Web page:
Give Away All Your Loaves and Fishes

“Come away by yourselves to a desolate place and rest a while.”

Yesterday we looked at these words of Jesus from Mark 6. The twelve followers of Jesus were functioning in overdrive. They needed to stop and recoup before moving on, and Jesus knew this. So He called them to come with Him away from the hustle and bustle and to simply rest (Mark 6:31).

Did you know physical rest isn’t optional? You may be able to pull an all-nighter here or there, but God designed our bodies to need sleep in order to function. Is sleeping for eight hours the kind of rest Jesus is talking about here? Let’s pick up the story in Mark 6 to find our answer:

The apostles returned to Jesus and told him all that they had done and taught. And he said to them, “Come away by yourselves to a desolate place and rest a while.” For many were coming and going, and they had no leisure even to eat. And they went away in the boat to a desolate place by themselves. Now many saw them going and recognized them, and they ran there on foot from all the towns and got there ahead of them (vv. 30–33, emphasis added).

After days (perhaps weeks) of keeping up a grueling schedule, Jesus and His friends finally were able to get away for some much needed R&R. But as you noticed, their reprieve only lasted a short while. They were greeted at the end of their boat ride with “a great crowd” (v. 34).

Looking Beyond the Obstacle

Does it ever feel like busyness is chasing you down? You try to find rest, but you simply can’t escape the crowds and the chaos. It’s discouraging and frustrating. Yet how does Jesus handle this interruption to solitude? It doesn’t say He was irritated with them, or He ignored them and stayed on the boat. Instead, the second half of verse 34 says He had compassion on the crowds. Compassion!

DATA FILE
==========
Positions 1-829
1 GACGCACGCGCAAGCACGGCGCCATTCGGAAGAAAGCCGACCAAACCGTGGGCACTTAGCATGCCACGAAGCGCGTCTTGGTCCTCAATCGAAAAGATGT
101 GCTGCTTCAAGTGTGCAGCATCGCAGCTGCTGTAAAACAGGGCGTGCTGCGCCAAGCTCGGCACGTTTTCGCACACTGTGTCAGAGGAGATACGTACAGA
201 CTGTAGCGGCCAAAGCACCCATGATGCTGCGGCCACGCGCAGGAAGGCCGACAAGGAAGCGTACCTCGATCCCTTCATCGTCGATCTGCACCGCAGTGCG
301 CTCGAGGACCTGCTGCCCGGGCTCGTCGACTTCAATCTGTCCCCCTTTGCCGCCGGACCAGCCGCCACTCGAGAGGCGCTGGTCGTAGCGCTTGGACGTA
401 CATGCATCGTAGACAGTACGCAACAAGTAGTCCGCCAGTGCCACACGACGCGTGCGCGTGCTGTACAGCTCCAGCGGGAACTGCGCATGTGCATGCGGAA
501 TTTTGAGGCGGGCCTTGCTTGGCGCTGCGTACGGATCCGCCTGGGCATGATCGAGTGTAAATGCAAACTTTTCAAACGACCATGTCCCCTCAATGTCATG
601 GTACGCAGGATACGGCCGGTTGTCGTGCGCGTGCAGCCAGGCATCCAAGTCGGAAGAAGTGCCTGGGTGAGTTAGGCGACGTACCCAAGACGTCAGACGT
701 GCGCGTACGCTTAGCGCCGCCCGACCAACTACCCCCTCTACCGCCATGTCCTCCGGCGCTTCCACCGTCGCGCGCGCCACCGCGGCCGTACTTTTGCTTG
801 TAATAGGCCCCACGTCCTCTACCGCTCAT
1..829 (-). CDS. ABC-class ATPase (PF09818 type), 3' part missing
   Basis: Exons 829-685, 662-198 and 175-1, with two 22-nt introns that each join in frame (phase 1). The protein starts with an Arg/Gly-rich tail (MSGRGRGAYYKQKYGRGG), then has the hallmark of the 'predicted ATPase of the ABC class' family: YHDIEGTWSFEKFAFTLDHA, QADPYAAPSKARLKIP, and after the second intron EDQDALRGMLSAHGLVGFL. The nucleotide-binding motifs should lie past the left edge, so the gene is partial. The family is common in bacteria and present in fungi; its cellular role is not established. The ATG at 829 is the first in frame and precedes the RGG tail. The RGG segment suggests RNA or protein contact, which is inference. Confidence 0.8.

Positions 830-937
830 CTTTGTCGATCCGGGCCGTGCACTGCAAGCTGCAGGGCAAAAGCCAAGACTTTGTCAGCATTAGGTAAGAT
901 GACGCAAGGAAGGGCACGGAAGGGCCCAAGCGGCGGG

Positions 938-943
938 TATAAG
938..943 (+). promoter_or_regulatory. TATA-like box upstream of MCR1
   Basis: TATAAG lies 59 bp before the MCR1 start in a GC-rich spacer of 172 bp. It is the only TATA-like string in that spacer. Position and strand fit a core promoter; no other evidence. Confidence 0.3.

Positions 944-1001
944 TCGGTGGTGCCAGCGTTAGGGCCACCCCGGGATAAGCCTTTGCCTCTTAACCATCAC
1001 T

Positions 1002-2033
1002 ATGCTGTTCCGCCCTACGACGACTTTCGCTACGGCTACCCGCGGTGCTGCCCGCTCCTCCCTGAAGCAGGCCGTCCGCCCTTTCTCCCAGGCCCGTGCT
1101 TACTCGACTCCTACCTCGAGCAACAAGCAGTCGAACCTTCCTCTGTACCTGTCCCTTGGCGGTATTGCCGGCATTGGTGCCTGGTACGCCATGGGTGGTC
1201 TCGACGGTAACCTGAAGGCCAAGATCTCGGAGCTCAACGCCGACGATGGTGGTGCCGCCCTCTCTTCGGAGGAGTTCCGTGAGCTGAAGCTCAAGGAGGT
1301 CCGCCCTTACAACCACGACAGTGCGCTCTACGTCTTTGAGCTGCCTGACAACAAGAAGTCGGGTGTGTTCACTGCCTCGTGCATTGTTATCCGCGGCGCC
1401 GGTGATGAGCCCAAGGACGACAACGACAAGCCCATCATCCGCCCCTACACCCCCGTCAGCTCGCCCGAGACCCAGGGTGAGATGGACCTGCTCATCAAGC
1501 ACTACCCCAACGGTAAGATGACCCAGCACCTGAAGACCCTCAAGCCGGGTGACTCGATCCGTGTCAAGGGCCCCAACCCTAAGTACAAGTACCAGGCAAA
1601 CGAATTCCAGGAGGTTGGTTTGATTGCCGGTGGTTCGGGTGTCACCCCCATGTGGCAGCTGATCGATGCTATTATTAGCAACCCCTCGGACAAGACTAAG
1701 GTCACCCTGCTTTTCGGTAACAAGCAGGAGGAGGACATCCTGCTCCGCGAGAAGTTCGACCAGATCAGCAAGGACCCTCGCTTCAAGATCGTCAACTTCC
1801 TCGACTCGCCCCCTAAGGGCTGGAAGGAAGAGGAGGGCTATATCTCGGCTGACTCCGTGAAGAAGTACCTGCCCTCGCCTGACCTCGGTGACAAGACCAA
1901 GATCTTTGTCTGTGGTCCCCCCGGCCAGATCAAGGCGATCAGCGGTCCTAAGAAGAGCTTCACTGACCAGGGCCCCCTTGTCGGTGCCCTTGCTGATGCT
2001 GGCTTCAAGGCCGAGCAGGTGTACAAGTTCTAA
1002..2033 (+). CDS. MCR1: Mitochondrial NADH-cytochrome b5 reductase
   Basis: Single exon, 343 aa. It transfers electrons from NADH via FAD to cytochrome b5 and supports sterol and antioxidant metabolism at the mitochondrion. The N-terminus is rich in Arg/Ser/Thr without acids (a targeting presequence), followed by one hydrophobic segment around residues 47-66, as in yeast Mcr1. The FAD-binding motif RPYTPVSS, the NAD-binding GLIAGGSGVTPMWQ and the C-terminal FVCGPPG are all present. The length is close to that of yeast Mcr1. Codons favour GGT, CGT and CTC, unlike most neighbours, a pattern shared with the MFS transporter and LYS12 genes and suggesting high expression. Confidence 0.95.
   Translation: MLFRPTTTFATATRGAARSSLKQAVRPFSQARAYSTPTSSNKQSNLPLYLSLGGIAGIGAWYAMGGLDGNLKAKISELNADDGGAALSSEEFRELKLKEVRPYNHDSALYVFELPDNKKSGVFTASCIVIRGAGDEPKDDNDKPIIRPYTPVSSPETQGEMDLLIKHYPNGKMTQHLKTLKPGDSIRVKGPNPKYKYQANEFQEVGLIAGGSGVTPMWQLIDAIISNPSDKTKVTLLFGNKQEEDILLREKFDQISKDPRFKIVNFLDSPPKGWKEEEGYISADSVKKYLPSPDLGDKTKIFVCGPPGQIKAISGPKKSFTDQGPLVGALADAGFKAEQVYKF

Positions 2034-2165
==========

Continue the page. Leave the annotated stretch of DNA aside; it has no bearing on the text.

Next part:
If I were sitting on that boat with Jesus, compassion would have been the furthest response from my mind. I would have viewed the oncoming crowd as a nuisance, an unwelcome interruption to my solitude. Hello people, can’t you tell you’re being a bother? I’m as tired and hungry as you are. You can go back to your corner of the world now and leave me alone. I don’t have the time or energy to deal with you right now. Goodbye!

A response like this is a sure sign I’ve got everything backward. I’m ignoring that Jesus is King and placing myself in the center of the universe. I’m forgetting that the purpose of time with Jesus in peace and rest is to fill my soul in order to be poured out for others.

The disciples missed the point as well. “Send them away,” they told Jesus, “to go into the surrounding countryside and villages and buy themselves something to eat” (v. 36).

Jesus does not listen to them. Instead, even though there were literally thousands of hungry people with empty stomachs, He turns to His disciples and says, “You give them something to eat” (v. 37).

Jesus doesn’t see the people as an obstacle. He sees them as an opportunity.